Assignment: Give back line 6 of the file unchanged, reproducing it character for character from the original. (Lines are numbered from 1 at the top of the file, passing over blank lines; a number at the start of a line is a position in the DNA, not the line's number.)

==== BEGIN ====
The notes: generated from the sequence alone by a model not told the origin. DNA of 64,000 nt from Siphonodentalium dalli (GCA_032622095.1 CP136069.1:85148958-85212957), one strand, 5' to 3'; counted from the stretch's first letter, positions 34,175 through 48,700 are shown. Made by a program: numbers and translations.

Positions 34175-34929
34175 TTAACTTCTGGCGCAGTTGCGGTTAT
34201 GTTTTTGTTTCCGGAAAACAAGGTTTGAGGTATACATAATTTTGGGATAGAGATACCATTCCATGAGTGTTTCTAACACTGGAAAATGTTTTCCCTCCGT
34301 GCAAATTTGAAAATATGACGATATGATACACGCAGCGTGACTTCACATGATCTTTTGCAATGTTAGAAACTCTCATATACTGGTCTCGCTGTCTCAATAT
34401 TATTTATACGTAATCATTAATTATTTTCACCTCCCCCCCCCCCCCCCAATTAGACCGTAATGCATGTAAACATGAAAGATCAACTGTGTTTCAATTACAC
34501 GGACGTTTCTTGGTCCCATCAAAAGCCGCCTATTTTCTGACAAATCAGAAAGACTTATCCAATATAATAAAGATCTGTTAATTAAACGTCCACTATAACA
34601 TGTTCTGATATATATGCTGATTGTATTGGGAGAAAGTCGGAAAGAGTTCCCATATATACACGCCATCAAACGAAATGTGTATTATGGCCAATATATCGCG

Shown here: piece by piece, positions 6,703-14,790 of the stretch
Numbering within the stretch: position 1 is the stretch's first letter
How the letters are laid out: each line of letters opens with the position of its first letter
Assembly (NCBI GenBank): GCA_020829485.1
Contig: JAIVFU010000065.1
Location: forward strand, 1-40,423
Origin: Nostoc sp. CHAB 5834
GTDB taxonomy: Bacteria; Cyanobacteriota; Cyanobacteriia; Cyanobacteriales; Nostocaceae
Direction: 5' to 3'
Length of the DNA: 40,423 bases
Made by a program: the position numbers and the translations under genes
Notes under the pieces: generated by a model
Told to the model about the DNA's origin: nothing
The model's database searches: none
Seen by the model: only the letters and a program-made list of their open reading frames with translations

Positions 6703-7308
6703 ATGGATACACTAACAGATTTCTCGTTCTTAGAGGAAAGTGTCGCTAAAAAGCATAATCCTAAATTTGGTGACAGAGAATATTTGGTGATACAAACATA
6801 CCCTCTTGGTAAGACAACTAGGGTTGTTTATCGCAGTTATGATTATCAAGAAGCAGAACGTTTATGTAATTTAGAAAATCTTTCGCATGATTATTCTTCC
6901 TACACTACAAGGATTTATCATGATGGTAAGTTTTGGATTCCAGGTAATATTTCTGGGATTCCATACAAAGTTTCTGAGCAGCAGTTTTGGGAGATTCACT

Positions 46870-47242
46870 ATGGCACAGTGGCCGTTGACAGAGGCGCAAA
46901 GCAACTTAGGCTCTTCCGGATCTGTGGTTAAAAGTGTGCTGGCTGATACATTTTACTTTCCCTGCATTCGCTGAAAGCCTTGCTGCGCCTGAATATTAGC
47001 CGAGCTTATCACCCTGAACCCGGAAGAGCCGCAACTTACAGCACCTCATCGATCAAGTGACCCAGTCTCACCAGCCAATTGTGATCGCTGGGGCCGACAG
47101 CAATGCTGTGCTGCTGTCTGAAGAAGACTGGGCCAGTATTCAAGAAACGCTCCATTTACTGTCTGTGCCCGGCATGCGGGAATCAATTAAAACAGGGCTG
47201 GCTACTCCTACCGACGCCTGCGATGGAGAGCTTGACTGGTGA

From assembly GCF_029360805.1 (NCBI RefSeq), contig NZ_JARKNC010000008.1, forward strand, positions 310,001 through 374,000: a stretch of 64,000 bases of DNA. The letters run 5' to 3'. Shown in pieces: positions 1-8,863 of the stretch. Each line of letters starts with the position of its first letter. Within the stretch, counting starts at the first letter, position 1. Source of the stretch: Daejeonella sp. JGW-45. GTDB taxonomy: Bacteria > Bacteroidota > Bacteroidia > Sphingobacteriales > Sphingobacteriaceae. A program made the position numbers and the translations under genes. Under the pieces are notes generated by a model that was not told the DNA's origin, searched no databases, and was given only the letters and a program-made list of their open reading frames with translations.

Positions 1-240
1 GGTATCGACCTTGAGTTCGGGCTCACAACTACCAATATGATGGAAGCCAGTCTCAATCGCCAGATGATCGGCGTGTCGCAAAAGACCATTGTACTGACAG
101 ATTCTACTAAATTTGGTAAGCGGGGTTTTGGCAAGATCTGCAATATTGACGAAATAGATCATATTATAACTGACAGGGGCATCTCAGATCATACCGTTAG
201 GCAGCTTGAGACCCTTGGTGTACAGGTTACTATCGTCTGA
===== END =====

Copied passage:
34401 TATTTATACGTAATCATTAATTATTTTCACCTCCCCCCCCCCCCCCCAATTAGACCGTAATGCATGTAAACATGAAAGATCAACTGTGTTTCAATTACAC